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If you are applying force there is an acceleration. If there is increasing acceleration, you speed will not be constant. If you need constant speed maintain constant acceleration. Else if cup isn't moving even you maintained constant acceleration, maybe your force isn't crossing limiting static frictional force. Let me know if I'm wrong or correct. Thank you.
 
  • #7
nasu
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Careful, Dr Manoj.
For constant speed you don't need to maintain constant acceleration. Unless that constant is zero.
Even if there is constant (and not increasing) acceleration the speed won't be constant.
You may have some problem with the proper meaning of the terms.
 
  • #8
Drakkith
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If you are applying force there is an acceleration.
Not necessarily true. If the force you are applying is exactly countered by another force then there is no net force and thus no acceleration.

If there is increasing acceleration, you speed will not be constant.
The change in the acceleration is irrelevant. Any acceleration means that the speed is not constant.

If you need constant speed maintain constant acceleration.
Constant speed means zero acceleration which means zero net force.
 
  • #9
Nidum
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Let's say I apply a stronger force to get it at a constant speed that is faster than the other speed. I was pushing a force higher than the kinetic friction force. In that case, the cup should be accelerating instead of remaining in equilibrium.

I suspect I've fallen for a common misconception of sorts. Can someone explain this? Thanks!
Your hand is acting as a velocity source . Within limits your hand can move an object at a set speed independent of the reaction force from the object being moved .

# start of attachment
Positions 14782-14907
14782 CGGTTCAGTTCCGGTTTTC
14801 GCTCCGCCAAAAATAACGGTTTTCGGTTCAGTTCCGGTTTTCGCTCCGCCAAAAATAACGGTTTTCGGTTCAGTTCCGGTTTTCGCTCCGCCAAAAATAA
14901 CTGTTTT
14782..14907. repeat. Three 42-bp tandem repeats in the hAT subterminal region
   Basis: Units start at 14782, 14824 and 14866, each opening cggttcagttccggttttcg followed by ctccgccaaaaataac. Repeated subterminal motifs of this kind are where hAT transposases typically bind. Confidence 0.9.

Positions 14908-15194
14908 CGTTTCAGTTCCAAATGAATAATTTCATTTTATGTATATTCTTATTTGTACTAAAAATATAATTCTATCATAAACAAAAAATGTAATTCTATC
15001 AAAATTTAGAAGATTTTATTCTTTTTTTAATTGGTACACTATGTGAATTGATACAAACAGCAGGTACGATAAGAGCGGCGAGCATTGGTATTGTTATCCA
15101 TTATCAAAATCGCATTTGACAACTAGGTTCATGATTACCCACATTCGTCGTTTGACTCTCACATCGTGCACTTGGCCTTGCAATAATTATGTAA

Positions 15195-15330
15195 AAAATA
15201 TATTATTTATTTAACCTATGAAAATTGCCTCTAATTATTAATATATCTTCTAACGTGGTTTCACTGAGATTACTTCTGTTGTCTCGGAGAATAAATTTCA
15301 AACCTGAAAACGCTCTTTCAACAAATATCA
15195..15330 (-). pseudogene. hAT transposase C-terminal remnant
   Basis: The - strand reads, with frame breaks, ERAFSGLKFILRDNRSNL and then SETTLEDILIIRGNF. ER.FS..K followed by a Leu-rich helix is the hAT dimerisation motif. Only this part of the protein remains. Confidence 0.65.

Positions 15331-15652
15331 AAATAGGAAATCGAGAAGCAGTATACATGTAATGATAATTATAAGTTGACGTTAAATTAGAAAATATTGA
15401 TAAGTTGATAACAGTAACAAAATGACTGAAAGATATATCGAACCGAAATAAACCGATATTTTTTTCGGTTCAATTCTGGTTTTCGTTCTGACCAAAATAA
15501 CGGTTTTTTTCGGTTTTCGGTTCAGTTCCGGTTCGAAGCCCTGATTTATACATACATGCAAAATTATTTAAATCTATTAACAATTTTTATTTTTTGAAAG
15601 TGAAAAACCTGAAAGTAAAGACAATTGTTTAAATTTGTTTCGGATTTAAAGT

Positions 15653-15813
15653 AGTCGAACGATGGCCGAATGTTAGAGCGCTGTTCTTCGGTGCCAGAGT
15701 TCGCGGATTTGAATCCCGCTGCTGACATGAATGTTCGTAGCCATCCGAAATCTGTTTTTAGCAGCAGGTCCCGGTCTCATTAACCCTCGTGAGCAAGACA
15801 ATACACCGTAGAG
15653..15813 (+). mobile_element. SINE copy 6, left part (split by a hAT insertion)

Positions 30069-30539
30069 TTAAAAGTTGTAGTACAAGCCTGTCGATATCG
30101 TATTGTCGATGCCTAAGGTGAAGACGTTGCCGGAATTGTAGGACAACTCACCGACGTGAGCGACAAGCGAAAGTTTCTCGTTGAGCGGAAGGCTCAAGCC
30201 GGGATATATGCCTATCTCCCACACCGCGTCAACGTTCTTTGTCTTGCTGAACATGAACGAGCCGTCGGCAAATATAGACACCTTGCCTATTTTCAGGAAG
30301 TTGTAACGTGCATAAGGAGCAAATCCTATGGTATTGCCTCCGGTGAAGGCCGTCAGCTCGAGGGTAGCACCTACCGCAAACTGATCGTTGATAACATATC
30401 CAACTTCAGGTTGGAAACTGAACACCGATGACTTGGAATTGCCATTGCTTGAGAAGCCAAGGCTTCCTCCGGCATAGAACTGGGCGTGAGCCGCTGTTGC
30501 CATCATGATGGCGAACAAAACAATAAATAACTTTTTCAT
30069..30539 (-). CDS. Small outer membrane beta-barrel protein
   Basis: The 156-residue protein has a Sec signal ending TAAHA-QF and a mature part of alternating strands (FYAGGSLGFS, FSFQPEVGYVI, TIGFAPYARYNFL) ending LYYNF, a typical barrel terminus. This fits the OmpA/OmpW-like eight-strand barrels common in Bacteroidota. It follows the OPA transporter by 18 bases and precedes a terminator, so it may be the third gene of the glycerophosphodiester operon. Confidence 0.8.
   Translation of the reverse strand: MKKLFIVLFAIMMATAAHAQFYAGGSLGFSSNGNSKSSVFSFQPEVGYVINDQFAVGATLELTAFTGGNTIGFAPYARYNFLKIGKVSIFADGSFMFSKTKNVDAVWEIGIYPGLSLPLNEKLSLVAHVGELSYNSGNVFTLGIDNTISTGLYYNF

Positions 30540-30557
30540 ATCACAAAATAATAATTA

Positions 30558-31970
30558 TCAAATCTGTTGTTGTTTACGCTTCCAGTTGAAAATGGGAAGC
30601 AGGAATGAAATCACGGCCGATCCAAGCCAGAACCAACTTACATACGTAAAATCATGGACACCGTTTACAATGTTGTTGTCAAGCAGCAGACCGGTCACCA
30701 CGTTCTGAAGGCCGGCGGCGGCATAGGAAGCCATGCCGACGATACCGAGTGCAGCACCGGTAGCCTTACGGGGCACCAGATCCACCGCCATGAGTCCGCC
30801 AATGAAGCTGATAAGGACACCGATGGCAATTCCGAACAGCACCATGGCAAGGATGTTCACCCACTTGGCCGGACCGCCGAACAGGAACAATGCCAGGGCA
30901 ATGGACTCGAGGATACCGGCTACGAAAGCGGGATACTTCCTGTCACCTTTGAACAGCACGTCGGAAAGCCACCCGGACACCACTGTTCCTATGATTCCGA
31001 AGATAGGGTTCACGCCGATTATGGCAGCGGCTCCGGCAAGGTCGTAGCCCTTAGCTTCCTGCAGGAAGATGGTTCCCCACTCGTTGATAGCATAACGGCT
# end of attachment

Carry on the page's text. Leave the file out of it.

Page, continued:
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  • #10
Vanadium 50
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"Doctor" Manoj, it is dishonest and deceitful to claim a qualification that you have not earned - like a doctorate. Additionally, it is insulting to those of us who spent years earning one. Finally, you bobbled this question - to claim to be an expert (i.e. calling yourself "doctor") and then providing wrong answers is worse than useless.

I can demonstrably push a higher force than the kinetic friction force and get it to move at a constant speed.
You might want to demonstrate this, then. I think if you actually did these measurements you would find that either you are reducing the force after some time, or the speed is not constant.
 
  • #11
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"Doctor" Manoj, it is dishonest and deceitful to claim a qualification that you have not earned - like a doctorate.
Maybe he's a medical doctor, or a doctor of law, or has a Ph.D. in English, etc.
 
  • #12
SammyS
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Maybe he's a medical doctor, or a doctor of law, or has a Ph.D. in English, etc.
@pixel ,

Look up his profile. a 17 yr old student
 
  • #13
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It probably feels like you apply more force than the initial kinetic friction because you move the cup faster.
You have to do more work in that case.
The amount of power is ## P=F v ## so it might feel like you apply more force because it is harder to apply the same force.